Book Review - Money and Your Ministry
A Book Review of Money and Your Ministry
Reviewed by Chris Raines, member of Shiloh United Methodist Church in Germanton
You probably have heard the phrase, “money is the root of all evil.”
Yet, as Margaret Marcuson explains in her book Money and Ministry, money often stirs anxiety within churches.
Hopefully your church is mature in stewardship. Yet, as Marcuson explains, certain churches fear they don’t have enough money. In other churches, abundance causes angst because the members can’t decide between seemingly competing priorities -- new building programs or expanded outreach. Perhaps pastors like yourself are reluctant to preach about stewardship or broach financial issues out of fear of offending members. Perhaps, you or your church might have to confront (or has confronted) one of these situations presented by Marcuson:
- Offerings to your church have declined because, for instance, a large donor dies, many of your congregants have lost jobs or have less income;
- Congregants withhold offerings to express dissatisfaction with the church;
- Your church receives a large legacy or gift, in which the church or finance committee must decide between expanded missions and building projects;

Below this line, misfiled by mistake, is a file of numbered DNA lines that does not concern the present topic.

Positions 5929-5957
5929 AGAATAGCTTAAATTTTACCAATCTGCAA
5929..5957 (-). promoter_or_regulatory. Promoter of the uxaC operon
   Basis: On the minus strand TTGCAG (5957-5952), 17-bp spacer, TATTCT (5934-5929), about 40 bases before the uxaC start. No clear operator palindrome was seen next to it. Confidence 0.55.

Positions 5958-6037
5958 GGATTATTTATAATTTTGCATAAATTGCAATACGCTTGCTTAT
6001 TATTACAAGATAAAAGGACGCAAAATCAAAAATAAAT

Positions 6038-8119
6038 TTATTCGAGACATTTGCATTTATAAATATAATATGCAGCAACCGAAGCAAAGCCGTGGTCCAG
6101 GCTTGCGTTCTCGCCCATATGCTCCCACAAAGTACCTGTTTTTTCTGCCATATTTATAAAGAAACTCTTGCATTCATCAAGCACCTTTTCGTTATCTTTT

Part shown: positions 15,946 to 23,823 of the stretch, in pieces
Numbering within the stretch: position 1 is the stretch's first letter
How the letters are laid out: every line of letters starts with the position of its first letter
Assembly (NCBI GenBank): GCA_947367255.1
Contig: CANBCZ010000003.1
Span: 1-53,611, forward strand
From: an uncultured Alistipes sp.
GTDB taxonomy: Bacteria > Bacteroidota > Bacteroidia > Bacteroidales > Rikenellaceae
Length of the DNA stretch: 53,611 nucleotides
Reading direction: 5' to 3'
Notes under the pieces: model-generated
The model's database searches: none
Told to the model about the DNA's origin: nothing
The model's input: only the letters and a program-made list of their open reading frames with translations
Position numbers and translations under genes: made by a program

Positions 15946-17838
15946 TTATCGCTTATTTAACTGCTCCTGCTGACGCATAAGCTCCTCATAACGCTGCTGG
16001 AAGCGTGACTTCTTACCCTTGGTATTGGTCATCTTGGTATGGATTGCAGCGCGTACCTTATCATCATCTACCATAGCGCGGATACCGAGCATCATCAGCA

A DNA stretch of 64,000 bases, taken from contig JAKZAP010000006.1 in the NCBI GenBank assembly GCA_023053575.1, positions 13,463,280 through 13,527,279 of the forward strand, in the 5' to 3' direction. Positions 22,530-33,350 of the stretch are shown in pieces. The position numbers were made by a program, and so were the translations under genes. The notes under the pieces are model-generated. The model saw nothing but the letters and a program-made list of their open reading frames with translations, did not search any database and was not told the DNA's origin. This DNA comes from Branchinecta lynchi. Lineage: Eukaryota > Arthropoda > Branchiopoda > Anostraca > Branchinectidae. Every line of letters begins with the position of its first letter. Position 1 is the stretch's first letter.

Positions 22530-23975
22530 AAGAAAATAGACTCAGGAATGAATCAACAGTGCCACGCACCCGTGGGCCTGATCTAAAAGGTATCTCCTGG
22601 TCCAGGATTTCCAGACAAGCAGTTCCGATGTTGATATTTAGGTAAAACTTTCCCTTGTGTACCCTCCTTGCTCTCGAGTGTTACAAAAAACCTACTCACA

- You rarely preach about stewardship and giving because you consider it one of your weaknesses or you’re not comfortable with the subject;
- The long-time, well-respected treasurer is suspected of misusing or embezzling church funds
- Your church is not as enthusiastic as you about seizing on an opportunity to fund a new building or undertake a mission program
Money and Your Ministry is not a “how-to” manual for preparing a budget or raising money. Instead, its seven chapters afford “big-picture” principles for you as a clergy member addressing these and other financial concerns and in leading your congregation toward Godly stewardship.
Marcuson reminds us in the first chapter that all we have -- including our money -- comes from and belongs to God. She describes how the Bible and historically the church have addressed money. The next six chapters explore your role as pastor in church stewardship, the causes of financial anxiety and conflicts, whether and how you consider the effects your church’s budget decisions and stewardship practices on paid staff, your own salary and mission programs; and how you can better lead in stewardship by understanding your church’s (and your family’s) legacy of handling money (Chapter 5) and tending to you own finances (Chapter 6).
Pay special attention to how Marcuson describes your role in leading stewardship and strategies for effectively handling conflicts. Her view - that you’re to guide the congregation rather than “will” them to a destination -- can apply to your overall leadership of your church.
Special thanks to David Greene, pastor, of First United Methodist Church of Newton for suggesting this read.
Other suggested readings: